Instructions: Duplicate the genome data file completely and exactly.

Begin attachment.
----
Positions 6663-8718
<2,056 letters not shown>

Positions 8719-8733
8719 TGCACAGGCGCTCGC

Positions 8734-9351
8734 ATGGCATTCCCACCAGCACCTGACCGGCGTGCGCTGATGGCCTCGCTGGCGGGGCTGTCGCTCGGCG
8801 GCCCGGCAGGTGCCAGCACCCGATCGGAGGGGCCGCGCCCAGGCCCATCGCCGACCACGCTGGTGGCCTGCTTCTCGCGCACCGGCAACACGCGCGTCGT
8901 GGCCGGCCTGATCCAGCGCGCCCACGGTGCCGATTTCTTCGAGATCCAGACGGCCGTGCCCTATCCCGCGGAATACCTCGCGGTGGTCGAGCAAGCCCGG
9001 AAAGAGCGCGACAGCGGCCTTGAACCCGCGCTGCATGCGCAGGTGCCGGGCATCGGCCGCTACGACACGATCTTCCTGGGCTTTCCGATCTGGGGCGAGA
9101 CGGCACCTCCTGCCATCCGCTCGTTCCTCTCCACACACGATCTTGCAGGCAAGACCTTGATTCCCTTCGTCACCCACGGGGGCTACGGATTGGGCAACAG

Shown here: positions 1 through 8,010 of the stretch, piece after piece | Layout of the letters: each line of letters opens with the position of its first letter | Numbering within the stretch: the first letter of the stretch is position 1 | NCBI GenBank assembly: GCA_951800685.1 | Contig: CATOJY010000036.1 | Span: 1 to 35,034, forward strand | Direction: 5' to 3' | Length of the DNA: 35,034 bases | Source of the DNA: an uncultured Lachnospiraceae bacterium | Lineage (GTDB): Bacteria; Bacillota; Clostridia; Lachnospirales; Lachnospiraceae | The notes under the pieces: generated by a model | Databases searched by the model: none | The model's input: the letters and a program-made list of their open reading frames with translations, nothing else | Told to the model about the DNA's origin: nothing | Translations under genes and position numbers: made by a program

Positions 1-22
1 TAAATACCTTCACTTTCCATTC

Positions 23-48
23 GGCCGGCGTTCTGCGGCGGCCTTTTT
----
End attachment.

Positions 6663-8718
<2,056 letters not shown>

Positions 8719-8733
8719 TGCACAGGCGCTCGC

Positions 8734-9351
8734 ATGGCATTCCCACCAGCACCTGACCGGCGTGCGCTGATGGCCTCGCTGGCGGGGCTGTCGCTCGGCG
8801 GCCCGGCAGGTGCCAGCACCCGATCGGAGGGGCCGCGCCCAGGCCCATCGCCGACCACGCTGGTGGCCTGCTTCTCGCGCACCGGCAACACGCGCGTCGT
8901 GGCCGGCCTGATCCAGCGCGCCCACGGTGCCGATTTCTTCGAGATCCAGACGGCCGTGCCCTATCCCGCGGAATACCTCGCGGTGGTCGAGCAAGCCCGG
9001 AAAGAGCGCGACAGCGGCCTTGAACCCGCGCTGCATGCGCAGGTGCCGGGCATCGGCCGCTACGACACGATCTTCCTGGGCTTTCCGATCTGGGGCGAGA
9101 CGGCACCTCCTGCCATCCGCTCGTTCCTCTCCACACACGATCTTGCAGGCAAGACCTTGATTCCCTTCGTCACCCACGGGGGCTACGGATTGGGCAACAG

Shown here: positions 1 through 8,010 of the stretch, piece after piece | Layout of the letters: each line of letters opens with the position of its first letter | Numbering within the stretch: the first letter of the stretch is position 1 | NCBI GenBank assembly: GCA_951800685.1 | Contig: CATOJY010000036.1 | Span: 1 to 35,034, forward strand | Direction: 5' to 3' | Length of the DNA: 35,034 bases | Source of the DNA: an uncultured Lachnospiraceae bacterium | Lineage (GTDB): Bacteria; Bacillota; Clostridia; Lachnospirales; Lachnospiraceae | The notes under the pieces: generated by a model | Databases searched by the model: none | The model's input: the letters and a program-made list of their open reading frames with translations, nothing else | Told to the model about the DNA's origin: nothing | Translations under genes and position numbers: made by a program

Positions 1-22
1 TAAATACCTTCACTTTCCATTC

Positions 23-48
23 GGCCGGCGTTCTGCGGCGGCCTTTTT